Gina Lopez, green groups back coal tax hike to curb emissions
Former Environment Secretary Gina Lopez and other environment and renewable energy advocates expressed support for the 3,000-percent hike in tax to be levied on coal.
Lopez lauded the initiative of senators who support bigger taxes for mining and coal, like Senators Joel Villanueva, Ralph Recto and Loren Legarda, who pushed for the P300 tax per metric ton of coal.
Voting 11-1, the Senate on Monday, November 27, approved a nearly 3,000% hike in coal taxes in three tranches from 2018 to 2020.
Coal has been imposed a tax of P10 per metric ton since 1977. Villanueva proposed that it be taxed P100 per metric ton. Legarda proposed that coal be taxed P100 for 2018, P200 for 2019, and P300 for 2020.
“I am elated that the Senate and other concerned government agencies are coming to the fore and doing what our Constitution dictates: That it is the duty of the State to intervene when the common good so dictates,” Lopez said.
READ: Senate OKs first package of tax reform program on final reading
“Coal and mining are so destructive of the well-being of our people. That these activities are even allowed at all is an unfortunate reality,” she said.
“We are the only country in the planet that gives a seven-year tax holiday for the destruction of our environment wherein 95% of the net income goes out of the local environment. Enough is enough,” she added.
The proposal has to be agreed by both chambers of Congress and the coal tax increase is not in the bill approved by the House of Representatives.
Clean energy advocates were quick to address the fears being spread by coal proponents that taxing coal will increase electricity costs in the country, saying that the coal tax will force these coal oligarchs to finally pay their due.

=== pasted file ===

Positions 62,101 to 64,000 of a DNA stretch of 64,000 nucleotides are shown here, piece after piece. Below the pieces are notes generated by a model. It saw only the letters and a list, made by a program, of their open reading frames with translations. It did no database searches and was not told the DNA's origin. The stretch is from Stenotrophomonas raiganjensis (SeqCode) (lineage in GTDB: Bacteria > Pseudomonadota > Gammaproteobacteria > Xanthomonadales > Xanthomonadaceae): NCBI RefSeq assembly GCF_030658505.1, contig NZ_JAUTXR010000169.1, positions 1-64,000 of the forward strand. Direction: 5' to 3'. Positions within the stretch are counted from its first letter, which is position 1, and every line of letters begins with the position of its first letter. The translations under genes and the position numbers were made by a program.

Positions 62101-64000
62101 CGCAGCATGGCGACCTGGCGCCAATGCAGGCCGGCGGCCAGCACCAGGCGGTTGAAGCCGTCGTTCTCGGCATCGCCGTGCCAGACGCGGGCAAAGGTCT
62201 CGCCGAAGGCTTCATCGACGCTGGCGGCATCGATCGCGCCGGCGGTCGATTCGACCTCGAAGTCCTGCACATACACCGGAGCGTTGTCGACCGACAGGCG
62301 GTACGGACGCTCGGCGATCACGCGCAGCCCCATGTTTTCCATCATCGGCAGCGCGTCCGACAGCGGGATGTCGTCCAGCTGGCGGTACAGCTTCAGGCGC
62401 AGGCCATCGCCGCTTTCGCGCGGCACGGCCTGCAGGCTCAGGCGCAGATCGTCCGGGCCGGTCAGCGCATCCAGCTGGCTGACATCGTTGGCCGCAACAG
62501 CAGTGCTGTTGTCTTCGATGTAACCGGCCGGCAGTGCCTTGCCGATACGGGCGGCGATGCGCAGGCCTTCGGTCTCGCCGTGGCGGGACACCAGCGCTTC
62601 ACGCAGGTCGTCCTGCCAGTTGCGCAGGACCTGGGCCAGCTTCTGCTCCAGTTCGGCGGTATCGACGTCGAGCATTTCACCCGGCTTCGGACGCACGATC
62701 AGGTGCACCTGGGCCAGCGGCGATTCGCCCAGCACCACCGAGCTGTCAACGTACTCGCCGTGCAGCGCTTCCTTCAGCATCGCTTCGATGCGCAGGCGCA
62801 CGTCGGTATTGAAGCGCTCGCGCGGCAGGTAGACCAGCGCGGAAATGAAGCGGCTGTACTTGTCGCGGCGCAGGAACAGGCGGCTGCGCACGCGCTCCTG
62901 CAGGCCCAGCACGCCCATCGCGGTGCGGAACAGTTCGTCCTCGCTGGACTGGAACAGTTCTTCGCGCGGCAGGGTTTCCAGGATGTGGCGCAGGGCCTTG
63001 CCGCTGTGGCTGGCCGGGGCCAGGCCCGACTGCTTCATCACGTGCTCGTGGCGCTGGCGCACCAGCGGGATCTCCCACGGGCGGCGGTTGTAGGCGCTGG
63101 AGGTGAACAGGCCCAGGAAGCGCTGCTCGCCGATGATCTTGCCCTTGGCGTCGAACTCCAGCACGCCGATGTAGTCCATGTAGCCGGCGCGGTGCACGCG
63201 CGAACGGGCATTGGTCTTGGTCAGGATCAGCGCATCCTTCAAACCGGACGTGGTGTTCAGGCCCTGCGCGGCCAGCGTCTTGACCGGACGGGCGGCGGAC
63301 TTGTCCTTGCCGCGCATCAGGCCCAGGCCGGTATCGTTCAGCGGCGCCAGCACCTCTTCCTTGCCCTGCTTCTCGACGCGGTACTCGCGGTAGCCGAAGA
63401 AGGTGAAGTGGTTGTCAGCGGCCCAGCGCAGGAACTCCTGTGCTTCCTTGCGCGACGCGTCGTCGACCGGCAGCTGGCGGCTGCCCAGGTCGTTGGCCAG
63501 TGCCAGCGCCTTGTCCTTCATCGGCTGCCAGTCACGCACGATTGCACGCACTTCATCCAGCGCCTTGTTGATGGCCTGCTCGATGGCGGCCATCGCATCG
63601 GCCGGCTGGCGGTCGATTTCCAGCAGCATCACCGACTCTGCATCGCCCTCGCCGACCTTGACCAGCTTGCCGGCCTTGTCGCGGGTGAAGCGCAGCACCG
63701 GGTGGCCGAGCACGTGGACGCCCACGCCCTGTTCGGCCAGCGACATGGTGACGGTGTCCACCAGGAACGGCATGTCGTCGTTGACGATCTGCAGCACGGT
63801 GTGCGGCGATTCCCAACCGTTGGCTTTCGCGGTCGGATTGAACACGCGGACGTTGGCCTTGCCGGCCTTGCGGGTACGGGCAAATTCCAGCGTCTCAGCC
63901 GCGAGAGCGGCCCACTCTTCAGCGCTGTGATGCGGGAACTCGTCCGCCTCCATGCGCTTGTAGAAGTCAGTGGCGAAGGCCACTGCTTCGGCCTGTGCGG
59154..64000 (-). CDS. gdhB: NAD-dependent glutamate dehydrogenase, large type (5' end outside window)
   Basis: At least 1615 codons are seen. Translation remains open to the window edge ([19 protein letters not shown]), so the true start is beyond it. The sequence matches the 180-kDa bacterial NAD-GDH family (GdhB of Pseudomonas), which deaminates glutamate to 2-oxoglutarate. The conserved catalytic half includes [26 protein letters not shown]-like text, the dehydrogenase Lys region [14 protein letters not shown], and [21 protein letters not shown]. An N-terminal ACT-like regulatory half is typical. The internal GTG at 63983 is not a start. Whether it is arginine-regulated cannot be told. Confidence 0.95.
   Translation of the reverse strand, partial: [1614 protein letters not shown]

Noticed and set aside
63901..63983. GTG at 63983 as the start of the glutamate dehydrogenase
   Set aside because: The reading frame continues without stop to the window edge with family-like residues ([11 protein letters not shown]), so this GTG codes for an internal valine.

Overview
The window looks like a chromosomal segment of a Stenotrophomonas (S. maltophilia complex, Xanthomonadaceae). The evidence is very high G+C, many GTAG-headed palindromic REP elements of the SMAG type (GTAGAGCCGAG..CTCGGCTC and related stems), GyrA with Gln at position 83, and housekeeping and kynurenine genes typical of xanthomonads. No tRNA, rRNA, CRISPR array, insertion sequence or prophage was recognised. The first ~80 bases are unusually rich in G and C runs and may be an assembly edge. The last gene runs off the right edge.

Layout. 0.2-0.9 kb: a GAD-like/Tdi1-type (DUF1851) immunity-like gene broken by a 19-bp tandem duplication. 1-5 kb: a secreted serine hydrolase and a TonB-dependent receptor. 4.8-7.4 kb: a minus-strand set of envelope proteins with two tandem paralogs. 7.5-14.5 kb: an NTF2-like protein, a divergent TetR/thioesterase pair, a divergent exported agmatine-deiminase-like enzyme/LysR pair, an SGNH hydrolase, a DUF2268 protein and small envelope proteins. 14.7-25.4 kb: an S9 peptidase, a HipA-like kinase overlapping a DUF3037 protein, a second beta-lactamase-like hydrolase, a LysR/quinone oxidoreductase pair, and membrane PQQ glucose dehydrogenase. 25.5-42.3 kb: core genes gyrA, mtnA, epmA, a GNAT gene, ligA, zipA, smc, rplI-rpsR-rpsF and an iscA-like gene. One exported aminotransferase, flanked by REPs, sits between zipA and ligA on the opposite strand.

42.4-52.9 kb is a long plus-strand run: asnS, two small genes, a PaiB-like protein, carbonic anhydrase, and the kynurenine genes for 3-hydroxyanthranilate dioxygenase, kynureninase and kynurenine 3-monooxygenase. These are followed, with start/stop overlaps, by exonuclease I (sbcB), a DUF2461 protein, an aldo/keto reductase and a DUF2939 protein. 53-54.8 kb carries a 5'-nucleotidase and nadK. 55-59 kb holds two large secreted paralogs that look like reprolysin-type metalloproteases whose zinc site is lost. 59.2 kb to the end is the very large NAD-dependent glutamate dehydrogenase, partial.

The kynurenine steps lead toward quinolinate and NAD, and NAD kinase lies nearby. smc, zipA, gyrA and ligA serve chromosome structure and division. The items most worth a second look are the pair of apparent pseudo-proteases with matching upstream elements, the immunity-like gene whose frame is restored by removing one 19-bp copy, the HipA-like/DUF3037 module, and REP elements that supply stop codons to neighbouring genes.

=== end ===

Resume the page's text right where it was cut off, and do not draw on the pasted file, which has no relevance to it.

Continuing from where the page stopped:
“What will raise the price of electricity is not the coal tax per se, but the passing on of fuel costs to the consumer enjoyed by coal plants,” said Center for Energy, Ecology, and Development Executive Director Gerry Arances.
“Removing the pass-through provision in the present energy law which allows this will protect consumers from taking the hit in levying taxes against the coal industry,” he continued.
Arances said that electricity consumers and energy poor communities may be the first to benefit from the coal tax if it is pursued in the right way.
“Just as the revenues from the excise tax on tobacco products are used primarily to fund health facilities, taxing coal may be allocated to address energy poverty issues and the shift to cleaner renewable energy alternatives,” Arances said.
Multisectoral coalition Sanlakas denounced the fear-mongering by coal proponents like Semirara chair Isidro Consunji, as well as their counterparts in the Senate.
“Now that their coal addiction is being threatened, they are mobilizing their allies in the Senate to stall and defeat the bill,” Pedrosa said.
“Taxes on emission-intensive industries, mining, and coal are long overdue,” said Sanlakas Secretary-General Atty. Aaron Pedrosa.
“It is detestable how coal proponents like Isidro Consunji of Semirara are threatening the consumers with higher electricity prices once the coal tax is passed, when they have been the ones profiting heavily and without risk because of the incentives shouldered by the citizens,” Pedrosa added. “Imposing taxes on coal is tantamount to saying there are no more free rides for coal oligarchs.” /jpv
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